His partnership with Janice Keller began in 2003, and after a long companionship they married in 2009, adding her daughter, Delaney, under his protective and loving wing. Together he and Janice parented three kids and hung on for dear life through the teen years. It gave Bruce great pride to see them all mature, succeed in college, and begin their adult lives before he passed away.
Bruce’s 40-year career as an attorney included the last 31 years as a partner in Barron Smith Daugert PLLC and its predecessor, Brett & Daugert PLLC. He was a Fellow of the American College of Trust and Estate Counsel (ACTEC) and over the years was a member of many professional organizations. He was a long-time Whatcom Land Trust board member and served on various other boards including those of the Opportunity Council, Whatcom Family YMCA, Northwest Sports Commission, Chuckanut Health Foundation, and was a founder of the Rotary Club of Bellingham Foundation.
He was grateful to his law firm partner and dear friend Kirsten Barron, and his other partners and staff, for the success and work environment they created at Barron Smith Daugert, with commitments to each other, to professional excellence, and to community service. In a farewell letter to his thousands of clients, Bruce said his work helping individuals and families prepare for and reckon with the end of life was deeply fulfilling, helping him become a more compassionate and understanding man. He said his work taught him much, including the power of forgiveness, the poison of resentment and the both liberating and entrapping power of money.
Bruce regularly reflected on the words of Joseph Campbell, who said that the privilege of a lifetime is being who you are. Bruce often referred to the last 15 years as the time when he became “who I am” and as the “flowering and fruiting of my life.” His legal practice flourished. The three kids were growing into competent, compassionate, interesting adults. He and Janice enjoyed a strong, loving partnership and many adventures as nearly-empty nesters, with canoeing, tandem bicycling, hiking, camping and birding taking them throughout the Pacific Northwest.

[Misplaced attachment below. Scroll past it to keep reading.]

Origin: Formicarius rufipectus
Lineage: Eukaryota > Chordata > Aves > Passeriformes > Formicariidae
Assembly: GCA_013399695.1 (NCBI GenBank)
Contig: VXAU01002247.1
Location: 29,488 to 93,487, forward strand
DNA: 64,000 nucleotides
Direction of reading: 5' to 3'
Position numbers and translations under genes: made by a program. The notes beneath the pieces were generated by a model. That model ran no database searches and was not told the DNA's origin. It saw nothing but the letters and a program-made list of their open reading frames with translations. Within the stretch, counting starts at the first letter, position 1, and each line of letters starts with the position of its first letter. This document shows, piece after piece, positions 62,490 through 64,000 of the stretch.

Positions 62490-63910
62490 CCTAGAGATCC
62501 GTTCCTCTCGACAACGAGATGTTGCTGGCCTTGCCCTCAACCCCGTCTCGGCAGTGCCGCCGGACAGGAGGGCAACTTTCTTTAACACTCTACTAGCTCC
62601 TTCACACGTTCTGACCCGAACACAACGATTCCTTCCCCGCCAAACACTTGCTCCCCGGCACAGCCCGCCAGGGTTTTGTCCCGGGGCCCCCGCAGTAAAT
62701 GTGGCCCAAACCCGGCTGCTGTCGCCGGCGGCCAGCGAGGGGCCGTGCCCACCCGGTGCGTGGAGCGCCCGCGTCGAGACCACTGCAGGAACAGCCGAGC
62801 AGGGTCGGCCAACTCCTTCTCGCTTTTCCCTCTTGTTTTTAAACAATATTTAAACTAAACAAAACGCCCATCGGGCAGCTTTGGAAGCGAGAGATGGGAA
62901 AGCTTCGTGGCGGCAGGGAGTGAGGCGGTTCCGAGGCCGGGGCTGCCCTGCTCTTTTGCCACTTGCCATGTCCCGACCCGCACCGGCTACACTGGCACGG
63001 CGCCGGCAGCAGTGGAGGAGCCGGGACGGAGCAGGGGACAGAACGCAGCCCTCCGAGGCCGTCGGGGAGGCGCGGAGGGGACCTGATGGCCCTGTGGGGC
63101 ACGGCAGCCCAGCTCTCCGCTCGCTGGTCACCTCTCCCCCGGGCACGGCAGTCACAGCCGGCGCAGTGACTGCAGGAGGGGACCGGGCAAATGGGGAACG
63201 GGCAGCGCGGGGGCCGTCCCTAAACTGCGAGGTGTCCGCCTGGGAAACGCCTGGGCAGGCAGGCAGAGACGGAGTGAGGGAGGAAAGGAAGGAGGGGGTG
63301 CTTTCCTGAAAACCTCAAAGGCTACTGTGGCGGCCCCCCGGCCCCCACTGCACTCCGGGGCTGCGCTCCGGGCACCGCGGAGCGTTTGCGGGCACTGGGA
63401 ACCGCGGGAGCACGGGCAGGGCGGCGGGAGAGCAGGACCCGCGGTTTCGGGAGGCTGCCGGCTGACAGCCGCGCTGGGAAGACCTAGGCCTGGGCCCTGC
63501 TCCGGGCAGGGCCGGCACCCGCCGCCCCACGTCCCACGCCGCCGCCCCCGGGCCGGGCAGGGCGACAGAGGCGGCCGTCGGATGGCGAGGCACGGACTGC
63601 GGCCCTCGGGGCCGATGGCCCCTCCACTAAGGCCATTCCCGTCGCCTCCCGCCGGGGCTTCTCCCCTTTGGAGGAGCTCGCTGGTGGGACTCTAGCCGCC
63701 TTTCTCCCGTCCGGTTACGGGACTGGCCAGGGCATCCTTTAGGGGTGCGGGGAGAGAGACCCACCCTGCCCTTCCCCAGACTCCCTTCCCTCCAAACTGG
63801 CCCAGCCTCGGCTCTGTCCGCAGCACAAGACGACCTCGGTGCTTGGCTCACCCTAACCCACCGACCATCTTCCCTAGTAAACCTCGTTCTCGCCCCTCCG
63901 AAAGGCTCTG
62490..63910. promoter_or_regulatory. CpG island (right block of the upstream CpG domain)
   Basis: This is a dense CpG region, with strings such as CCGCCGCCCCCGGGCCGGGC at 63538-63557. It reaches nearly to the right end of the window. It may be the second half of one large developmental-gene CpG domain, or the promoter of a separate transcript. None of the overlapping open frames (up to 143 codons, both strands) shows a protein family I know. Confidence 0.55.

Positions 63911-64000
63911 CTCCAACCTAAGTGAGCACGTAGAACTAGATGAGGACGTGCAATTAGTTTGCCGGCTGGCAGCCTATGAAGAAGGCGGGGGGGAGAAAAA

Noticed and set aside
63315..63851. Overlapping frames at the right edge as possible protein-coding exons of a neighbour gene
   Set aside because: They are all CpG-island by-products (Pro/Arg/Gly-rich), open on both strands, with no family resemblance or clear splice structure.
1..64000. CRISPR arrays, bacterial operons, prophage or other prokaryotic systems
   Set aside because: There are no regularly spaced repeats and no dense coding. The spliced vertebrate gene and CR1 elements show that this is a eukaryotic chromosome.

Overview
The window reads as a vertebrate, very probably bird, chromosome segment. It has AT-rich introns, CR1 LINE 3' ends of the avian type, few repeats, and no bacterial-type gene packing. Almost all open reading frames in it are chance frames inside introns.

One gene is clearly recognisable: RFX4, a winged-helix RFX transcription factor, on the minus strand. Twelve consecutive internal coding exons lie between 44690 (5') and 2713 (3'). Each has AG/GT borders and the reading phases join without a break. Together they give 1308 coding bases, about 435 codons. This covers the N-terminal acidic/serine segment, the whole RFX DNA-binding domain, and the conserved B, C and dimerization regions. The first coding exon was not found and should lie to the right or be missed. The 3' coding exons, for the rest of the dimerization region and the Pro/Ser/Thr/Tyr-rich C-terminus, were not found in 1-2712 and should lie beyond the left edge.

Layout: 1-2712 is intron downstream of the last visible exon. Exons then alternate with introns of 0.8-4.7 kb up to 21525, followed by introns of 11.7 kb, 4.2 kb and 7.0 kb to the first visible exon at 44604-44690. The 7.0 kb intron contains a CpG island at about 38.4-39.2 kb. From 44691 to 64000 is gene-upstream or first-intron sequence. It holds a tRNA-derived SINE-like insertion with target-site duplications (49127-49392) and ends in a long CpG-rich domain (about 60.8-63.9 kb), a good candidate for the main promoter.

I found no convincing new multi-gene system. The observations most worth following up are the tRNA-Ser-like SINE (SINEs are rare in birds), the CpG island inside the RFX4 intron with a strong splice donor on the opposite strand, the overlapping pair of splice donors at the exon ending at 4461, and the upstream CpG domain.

Bruce was happiest waking up in a tent at dawn, sipping coffee he made over a fire, and scanning the sky for raptors. He and Molly the Dog were familiar figures walking downtown and canoeing in the bay along Bellingham’s Boulevard Park. When he was not in the great outdoors, he enjoyed reading non-fiction, fiction, and poetry, following current events, and cooking. He perfected Canoe Camping Curry, grilled salmon fillets flawlessly, and is locally famous for Bruce’s Fabulous Fish Taco dinners.
Twenty-five years ago, Bruce wrote: “My personal mission is to be a fully-functioning person, actively creating a fulfilled life. I will do this by challenging myself, accepting responsibility, living with integrity, having faith, contributing to others, respecting the earth and being interdependent.” The many cards, letters and well wishes he and his family gratefully received as his health declined are a testament that he was deeply loved and had achieved his personal goals.
His nine-year fight with prostate cancer was present but carefully placed in the background, rarely slowing him down. Only in recent months did his illness become debilitating, then true to his very private nature, he retreated into his “cocoon,” with Janice, Molly, the kids and a few close friends.
Bruce is survived by his wife, Janice Keller, daughter Maya Abbott-Smith, son David Abbott-Smith, step-daughter Delaney Saul, and Molly the Dog; his five sisters: Shelley Smith, Susan Johnson (Dan, deceased), Patti Smith, Jenn Steege (Ron) and Dulcy Little (Randy) and many nieces, nephews, extended family and dear friends. He was preceded in death by his parents.
As he said regularly: Carry on!